Megavalanche fork question
Given that your probably a normal mountain biker and therefore unlikely to win, Id just service the current forks you have and use them.
Some of the course requires pedaling, lots of it id down to luck. Your not on a timed run on your own, so Id reckon the difference between the forks you mention is marginal in the overall scope of what can / will happen in that race.
Being a fit rider will count for more. Spend the time between now and the race training on upper body and core strength, rather than spending money on your bike.Posted 4 years agoHighland28Member
I bought a pair of second hand 36’s for putting on my bike when we headed out to do the mega last year. It was either that or run my revelation xx which are fairly light weight. I was able to sell the 36’s for a very similar price to what I paid for them. Why not get some 34’s and then have them reduced to 150 when you come back?Posted 4 years ago
Good call Trimix – I am a normal mountain biker with no chance of winning. A good dose of realism is always helpful, and I definitely need to work ok my upper body strength.
Highland28 – I can’t really afford to buy a new set of 34’s right now, so I should probably discount that idea. Buying some used 36’s then selling them on my return sounds like it could work thoughPosted 4 years agoEcky-ThumpMember
All depends what you want from the whole Mega experience.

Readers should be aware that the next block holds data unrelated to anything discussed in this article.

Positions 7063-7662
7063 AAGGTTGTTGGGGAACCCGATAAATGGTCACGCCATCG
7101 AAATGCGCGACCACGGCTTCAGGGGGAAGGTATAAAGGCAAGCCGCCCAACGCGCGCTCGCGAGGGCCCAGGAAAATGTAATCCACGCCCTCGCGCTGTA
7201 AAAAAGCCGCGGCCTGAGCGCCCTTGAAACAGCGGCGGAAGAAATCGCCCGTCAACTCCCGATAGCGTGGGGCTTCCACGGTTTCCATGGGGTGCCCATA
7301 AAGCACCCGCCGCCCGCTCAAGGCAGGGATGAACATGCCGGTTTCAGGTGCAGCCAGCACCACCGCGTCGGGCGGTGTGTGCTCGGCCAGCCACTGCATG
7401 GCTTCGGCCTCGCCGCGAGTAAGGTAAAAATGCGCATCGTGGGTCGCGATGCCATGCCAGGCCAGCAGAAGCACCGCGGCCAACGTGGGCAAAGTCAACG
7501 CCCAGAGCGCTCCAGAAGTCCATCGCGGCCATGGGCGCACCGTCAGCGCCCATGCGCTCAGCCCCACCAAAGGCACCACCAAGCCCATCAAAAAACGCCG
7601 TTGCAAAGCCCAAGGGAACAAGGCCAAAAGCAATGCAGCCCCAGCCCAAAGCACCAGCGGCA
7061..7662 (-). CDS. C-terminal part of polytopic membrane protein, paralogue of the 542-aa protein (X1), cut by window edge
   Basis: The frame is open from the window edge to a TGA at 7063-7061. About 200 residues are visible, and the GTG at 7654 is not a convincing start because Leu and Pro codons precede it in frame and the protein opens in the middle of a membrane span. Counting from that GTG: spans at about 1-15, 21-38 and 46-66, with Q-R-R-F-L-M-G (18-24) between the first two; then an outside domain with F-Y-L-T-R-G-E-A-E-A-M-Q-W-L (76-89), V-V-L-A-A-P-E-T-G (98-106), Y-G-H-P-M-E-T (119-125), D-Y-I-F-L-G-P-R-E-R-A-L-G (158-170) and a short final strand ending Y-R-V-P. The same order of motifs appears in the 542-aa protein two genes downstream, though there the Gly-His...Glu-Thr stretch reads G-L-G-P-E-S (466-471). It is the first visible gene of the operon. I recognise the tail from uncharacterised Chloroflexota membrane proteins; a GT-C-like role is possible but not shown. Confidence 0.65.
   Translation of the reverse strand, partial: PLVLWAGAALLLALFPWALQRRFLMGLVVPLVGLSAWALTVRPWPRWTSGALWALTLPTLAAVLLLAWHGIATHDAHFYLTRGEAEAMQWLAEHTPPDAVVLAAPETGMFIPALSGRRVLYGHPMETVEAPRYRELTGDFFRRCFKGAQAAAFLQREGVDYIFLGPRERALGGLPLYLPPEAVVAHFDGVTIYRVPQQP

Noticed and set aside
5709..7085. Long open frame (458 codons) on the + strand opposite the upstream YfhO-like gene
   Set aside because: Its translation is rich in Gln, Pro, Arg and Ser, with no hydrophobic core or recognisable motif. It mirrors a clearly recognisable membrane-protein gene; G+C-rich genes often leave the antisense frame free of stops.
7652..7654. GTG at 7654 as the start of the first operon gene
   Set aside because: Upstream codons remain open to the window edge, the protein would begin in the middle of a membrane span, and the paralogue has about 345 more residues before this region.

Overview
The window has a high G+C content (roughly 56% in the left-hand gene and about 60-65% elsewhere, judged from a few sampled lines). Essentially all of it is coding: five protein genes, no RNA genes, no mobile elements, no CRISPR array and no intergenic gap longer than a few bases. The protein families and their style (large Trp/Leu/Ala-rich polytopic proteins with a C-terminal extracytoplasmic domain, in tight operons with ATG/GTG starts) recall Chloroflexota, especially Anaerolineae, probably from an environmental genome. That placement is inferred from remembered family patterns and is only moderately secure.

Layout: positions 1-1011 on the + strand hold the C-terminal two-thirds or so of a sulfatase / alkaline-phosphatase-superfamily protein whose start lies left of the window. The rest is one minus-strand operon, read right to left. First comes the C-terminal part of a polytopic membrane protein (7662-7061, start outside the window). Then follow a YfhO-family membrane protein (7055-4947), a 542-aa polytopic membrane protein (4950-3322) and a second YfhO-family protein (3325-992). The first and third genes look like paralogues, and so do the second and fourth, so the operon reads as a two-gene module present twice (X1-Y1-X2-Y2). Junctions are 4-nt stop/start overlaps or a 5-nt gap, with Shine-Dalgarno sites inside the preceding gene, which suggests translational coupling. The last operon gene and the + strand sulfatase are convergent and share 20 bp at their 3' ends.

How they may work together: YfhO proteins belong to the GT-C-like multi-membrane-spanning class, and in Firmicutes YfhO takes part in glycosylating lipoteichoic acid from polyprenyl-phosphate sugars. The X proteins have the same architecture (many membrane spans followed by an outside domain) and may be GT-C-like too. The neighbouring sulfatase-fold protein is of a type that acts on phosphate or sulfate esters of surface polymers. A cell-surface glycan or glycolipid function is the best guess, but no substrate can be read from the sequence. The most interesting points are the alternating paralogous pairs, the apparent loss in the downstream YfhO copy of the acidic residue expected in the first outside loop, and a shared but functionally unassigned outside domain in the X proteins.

I did it last year on a Five with 140 RC3ti ‘zocchis. They were faultless.
I do think quality (plushness) is much more important than travel though, as a few of our group were suffering somewhat after enduring an hour’s unrelenting hammer. Coil rather than air for me everytime. 😀
The Mega race itself doesn’t warrant a big fork. The Quali is actually more demanding and it would probably make more difference there.
Would I have been any faster on a 160 fork? Maybe a bit but I wouldn’t rush out to buy one just for the one event.Posted 4 years ago
Honestly, no fork will make up for lack of strength and training. Given you cannot really train for it in the UK just do some pull ups / push ups and squats between now and the race.
Watch some video of the event and you will see your more likely to fall off / get knocked off or just crash than gain time by upping your travel by 10mm.
Play to your strengths, so avoid trouble on the DH bits, sprint like a winner on the flat and ride hard on the climbs.
Save the money you would have spent of forks and spend it on Beer when you finish the event.Posted 4 years agodan45aMember
I did the mega 2 years ago with a fox 36 van, which was spot on the the downs and qualifiying but obviously heavier on the climbs.
I spoke to a guy after the race who used a meta5.5 with fox 32’s he said he was ok for the firt 30 mins but after that he was in a world of pain, he was annoyed as he also had brought a bike with 36’s fitted which he’d used for qualifyingand wished he’d used that. I agree a 32 is out of its depth in the alps.